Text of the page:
Bridging the gap – Why AIM and sarcopenia are important
As the Baby Boom Generation begins to turn age 65 this year, preserving the physical function and independence of older Americans will be the surest way to ensure healthy aging and to control soaring health care costs. However, more than 18 million Americans struggle with sarcopenia, an age-related condition that results in muscle wasting and leave millions of older adults vulnerable to falls and fractures, hospitalization, loss of mobility, frailty, institutionalization and even death, at a cost of more than $18.5 billion annually – numbers that will continue to climb at alarming rates over the next several years.
Though a reduction of incidence of 10% could relieve the burden on Medicare and Medicaid by $1.1 billion, currently there are no FDA-approved measures that could be used to determine the effectiveness of potential drug therapies and other treatments to manage or even reverse the effects of sarcopenia and related functional decline, despite a growing body of research demonstrates that certain tests could now serve as appropriate assessments of therapeutic effectiveness. This lack of regulatory recognition by policymakers continues to put the livelihood of the aging population in a perilous position, as doctors and other health care professionals are left without the appropriate assessment tools and therapies needed to help their patients cope with sarcopenia.
It is this gap between prevalence and action that drove the Alliance for Aging Research to initiate the Aging In Motion (AIM) Coalition, a diverse group of patient, caregiver, health and aging groups who are working together to press for greater research and regulatory considerations in the area of sarcopenia and related conditions.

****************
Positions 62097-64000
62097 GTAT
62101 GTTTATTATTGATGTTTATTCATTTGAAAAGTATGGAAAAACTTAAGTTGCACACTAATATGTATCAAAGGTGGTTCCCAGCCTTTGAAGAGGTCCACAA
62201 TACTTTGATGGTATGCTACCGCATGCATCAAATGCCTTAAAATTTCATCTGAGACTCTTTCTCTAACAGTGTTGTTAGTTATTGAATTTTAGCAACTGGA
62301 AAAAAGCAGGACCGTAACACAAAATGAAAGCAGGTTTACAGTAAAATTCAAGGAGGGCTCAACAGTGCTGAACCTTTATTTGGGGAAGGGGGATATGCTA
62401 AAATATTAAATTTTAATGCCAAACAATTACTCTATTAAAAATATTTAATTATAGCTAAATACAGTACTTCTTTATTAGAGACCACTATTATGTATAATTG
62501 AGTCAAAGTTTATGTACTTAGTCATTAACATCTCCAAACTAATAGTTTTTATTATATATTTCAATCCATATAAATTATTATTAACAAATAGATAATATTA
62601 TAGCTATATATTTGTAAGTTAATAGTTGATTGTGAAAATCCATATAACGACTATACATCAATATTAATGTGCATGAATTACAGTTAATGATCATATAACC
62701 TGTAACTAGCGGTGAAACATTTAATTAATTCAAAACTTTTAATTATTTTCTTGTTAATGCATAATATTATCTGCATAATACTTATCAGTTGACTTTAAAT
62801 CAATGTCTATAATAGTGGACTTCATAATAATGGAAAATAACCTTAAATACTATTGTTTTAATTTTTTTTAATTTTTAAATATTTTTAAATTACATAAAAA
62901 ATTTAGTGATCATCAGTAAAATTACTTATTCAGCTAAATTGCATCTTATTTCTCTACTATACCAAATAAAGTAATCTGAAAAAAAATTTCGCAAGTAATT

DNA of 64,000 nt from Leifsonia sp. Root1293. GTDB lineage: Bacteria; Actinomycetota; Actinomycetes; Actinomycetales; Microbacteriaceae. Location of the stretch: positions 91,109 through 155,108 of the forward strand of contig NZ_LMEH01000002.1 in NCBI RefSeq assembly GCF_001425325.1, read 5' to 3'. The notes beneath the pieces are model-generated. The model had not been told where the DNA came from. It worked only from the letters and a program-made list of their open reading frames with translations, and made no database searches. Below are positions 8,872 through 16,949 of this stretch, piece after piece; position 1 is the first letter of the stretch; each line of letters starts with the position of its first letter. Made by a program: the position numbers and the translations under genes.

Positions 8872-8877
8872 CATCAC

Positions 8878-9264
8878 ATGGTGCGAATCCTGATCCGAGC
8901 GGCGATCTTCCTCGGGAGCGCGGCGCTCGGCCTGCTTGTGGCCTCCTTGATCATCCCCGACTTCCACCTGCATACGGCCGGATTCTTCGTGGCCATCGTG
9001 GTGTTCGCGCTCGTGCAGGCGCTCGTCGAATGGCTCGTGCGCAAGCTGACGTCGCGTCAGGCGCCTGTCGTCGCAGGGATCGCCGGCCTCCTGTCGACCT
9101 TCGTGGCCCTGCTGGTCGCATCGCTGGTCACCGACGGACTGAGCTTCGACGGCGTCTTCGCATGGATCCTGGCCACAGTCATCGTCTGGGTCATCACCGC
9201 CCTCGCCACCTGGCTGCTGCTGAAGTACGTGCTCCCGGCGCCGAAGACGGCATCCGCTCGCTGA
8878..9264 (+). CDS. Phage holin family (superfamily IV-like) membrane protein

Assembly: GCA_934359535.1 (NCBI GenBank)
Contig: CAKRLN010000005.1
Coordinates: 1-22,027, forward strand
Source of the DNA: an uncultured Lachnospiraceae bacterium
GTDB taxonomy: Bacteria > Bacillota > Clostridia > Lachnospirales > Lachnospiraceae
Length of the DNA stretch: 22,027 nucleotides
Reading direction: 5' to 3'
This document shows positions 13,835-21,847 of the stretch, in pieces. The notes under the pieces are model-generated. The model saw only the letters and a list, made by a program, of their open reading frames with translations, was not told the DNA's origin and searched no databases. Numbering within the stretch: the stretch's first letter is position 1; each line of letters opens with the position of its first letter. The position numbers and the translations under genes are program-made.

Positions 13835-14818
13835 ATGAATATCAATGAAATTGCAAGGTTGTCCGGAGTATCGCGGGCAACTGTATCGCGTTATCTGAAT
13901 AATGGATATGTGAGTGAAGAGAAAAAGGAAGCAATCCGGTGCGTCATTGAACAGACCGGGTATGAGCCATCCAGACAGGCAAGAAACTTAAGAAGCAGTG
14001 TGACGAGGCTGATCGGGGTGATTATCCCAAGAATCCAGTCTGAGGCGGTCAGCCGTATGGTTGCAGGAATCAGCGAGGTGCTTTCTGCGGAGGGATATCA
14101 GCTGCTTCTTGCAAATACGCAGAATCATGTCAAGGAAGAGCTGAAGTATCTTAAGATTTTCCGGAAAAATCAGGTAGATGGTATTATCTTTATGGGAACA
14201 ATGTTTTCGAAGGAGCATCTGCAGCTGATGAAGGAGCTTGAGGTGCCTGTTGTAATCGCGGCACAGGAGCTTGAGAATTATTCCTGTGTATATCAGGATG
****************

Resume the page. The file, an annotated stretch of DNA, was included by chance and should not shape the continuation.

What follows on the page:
One of the most important goals of the AIM Coalition is to create and lead a working group to draft and submit a Letter of Intent to the FDA in response to the October 2010 Guidance for Industry. This is the first step in the process of opening doors to future development of drug therapies, as well as dietary or physical therapy interventions, in the area of sarcopenia and related conditions. The Coalition will also push to mobilize policymakers in securing the reimbursement of such treatments, another important step that will secure the continued innovation.
The AIM Coalition recognizes that fostering an environment of continued medical innovation and research leads to the kind of robust health care system needed not only to care for the millions of older Americans who are managing chronic and expensive conditions like sarcopenia, but to reach greater levels of healthy independence for the aging population. Moreover, pressing for innovation in this particular area will help to pave the way for future innovation and treatments for other related conditions.
The AIM Coalition represents an opportunity for the many groups with expertise in the areas of neuromuscular and musculoskeletal research, nutrition, and delivering quality health care to the aging population to share knowledge and help to inform our overall strategy as we push for the most innovative, cutting-edge care and therapies for a healthier future. If you are interested in joining our efforts in support of this important issue, find out how to become a member.